The email also challenged officials to "try and stop us if you can" and warned that there would be nine blasts in the city. Bomb disposal teams were able to defuse four bombs planted around the downtown area. CNN reports that two of the remaining bombs were found near a movie theater and near central park in the Connaught Place area.

Indian Mujahideen has previously claimed responsibility for past bombings across India.

Analysis of News Lead

Bullet may have traveled five blocks to strike Minneapolis Girl

The lead- "An 11-year-old girl is recovering after being shot in the leg while playing in the backyard of her South Minneapolis home on Thursday — but police aren't exactly sure how it happened."

This lead appears to be a fairly straight-forward news lead. In one sentence, the writer sums up the story using the 5 Ws:

Who was involved? A young girl.
What happened? She was shot in the leg.
Where? The backyard of her South Minneapolis home.
When? Thursday night.
Why? Police are unsure.

This lead does add more information than what appears to be the traditional news leads, such as the girl's age and the fact that she was playing in the backyard at the time of the incident. In my opinion, this additional information helps to draw readers into the rest of the story. An 11-year-old being shot is not an everyday occurrence, especially one innocently playing in her own backyard. Mentioning these details in the first sentence brings out questions of whether or not one is safe on their own property, how one can protect their children, and fears about what lies beyond the perimeters of our own backyards.

3 Stabbed Saturday in South Minneapolis

Three people were hospitalized Saturday morning after an early morning knife fight, the Pioneer Press reported.

Police Sgt. William Palmer said that the fight took place around 3 a.m. outside the Taco Bell located near Lake Street and Third Avenue South.

According to the Star Tribune, a 26-year-old man and a 40-year-old woman both received stab wounds to the chest and a 24-year-old woman was stabbed in the arm. However the Pioneer Press reported that it was a man in his 20s that had been stabbed in the arm.

The victims were taken to Hennepin County Medical Center. Their conditions were unknown.

Witnesses described the suspects as a man and a woman, of unknown age and description, who fled the scene.

Destruction in Texas

The Washington Postt reported that those in the Texas Gulf Coast area have begun to assess the destruction caused by Hurricane Ike.

Ike’s 110-mph winds and heavy rains left heavy damage across the eastern coast of Texas. Though storm surges were smaller than predicted, the storm washed away homes and left as many as 2 million people without power.

According to a report from CNN, Ike is believed to have caused 13 deaths as of Sunday evening, three of the deaths in Galveston County, Texas.

As a result of flooding, power outages, and widespread debris, Houston has enacted a weeklong curfew from 9 p.m. to 6 a.m. Looting was also cited as another reason for the curfew enactment.

Minneapolis Girl Struck by Stray Bullet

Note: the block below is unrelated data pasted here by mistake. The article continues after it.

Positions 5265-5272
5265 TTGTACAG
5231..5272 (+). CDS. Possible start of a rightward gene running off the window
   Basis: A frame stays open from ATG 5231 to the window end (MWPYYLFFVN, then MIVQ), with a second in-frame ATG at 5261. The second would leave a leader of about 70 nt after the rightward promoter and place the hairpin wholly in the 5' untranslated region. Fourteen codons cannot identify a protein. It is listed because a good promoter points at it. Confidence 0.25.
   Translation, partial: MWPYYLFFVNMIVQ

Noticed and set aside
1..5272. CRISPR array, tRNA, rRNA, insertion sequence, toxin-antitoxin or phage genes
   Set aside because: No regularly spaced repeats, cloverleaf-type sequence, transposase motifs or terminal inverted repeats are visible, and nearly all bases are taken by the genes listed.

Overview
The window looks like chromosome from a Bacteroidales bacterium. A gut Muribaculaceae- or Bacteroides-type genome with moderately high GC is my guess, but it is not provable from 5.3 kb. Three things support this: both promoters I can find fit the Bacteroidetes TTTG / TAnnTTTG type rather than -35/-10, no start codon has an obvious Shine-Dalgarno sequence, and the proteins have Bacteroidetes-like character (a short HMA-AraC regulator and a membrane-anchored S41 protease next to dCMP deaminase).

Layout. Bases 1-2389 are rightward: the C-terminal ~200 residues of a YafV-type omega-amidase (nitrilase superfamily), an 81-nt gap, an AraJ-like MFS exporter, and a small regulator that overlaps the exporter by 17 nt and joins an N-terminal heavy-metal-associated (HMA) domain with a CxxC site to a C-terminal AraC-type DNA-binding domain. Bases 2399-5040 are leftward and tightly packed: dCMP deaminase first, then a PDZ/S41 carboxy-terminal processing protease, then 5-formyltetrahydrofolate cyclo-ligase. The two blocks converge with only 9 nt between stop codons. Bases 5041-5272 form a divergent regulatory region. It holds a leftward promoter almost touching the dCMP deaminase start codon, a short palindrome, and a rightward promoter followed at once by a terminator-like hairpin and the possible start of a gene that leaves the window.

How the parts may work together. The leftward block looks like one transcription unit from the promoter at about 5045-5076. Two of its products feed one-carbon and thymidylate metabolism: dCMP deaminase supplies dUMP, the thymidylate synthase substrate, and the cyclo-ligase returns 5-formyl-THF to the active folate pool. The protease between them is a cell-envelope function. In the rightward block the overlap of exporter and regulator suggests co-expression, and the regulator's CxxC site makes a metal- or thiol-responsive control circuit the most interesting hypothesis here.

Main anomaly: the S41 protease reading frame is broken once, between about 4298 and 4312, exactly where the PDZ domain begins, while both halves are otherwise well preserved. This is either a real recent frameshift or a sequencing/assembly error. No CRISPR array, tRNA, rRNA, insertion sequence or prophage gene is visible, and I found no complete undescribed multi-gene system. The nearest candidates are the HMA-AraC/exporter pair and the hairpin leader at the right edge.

The Star Tribune reported that police are investigating the possibility that a stray bullet traveled over 5 blocks before striking a Minneapolis girl.

As identified in the Pioneer Press, Jasmine Krebs, 11, had finished her homework when she went outside to look for a toy by the family’s backyard pool. Around 7:00 p.m. Jasmine was hit by the bullet and began screaming that she had been shot.

Police Sgt. William Palmer said Krebs was hit in the upper leg by what was probably a ricochet, the Pioneer Press also reported. Palmer also said that a witness believes he heard the bullet ricochet off of his house.

Krebs was hospitalized overnight before being released and is expected to make a full recovery.

The Star Tribune reported that the Minneapolis Police Department is investigating the possibility that the bullet that hit Krebs is related to reports of multiple shots police received at approximately the same time at Richard Green Central Park.

As the Krebs house is located on the 3200 of First Avenue South, the bullet may have traveled over 5 blocks, through trees, across Interstate highway 35W, and through the Krebs’ backyard fence before striking Krebs in the upper leg.

Tina Fey as Sarah Palin

"Saturday Night Live" alum Tina Fey made a brief return for the show's season premier to portray Republican vice presidential Sarah Palin.

The general consensus for the opening sketch, as seen in Tom Shales column for The Washington Post was positive. As Shale put it, Fey "killed" in her portray of Palin. Her impression was "dead-on" and was aided in the fact that Fey and Palin share a strong resemblance.

According to Executive producer Lorne Michaels, Fey wasn't even sure she would be able to make Saturday's taping, due to scheduling conflicts with the taping of her own television show, "30 Rock". "She came by Friday night and we rehearsed," Michaels said of Fey.

According to Scott Conroy's Blog for CBS News', Sarah Palin's spokesperson, Tracey Schmitt, said that real Sarah Palin had a good laugh along with the press corps in the back of the plane and millions of Americans at home.

“She thought it was quite funny, particularly because she once dressed up as Tina Fey for Halloween,? Schmitt said.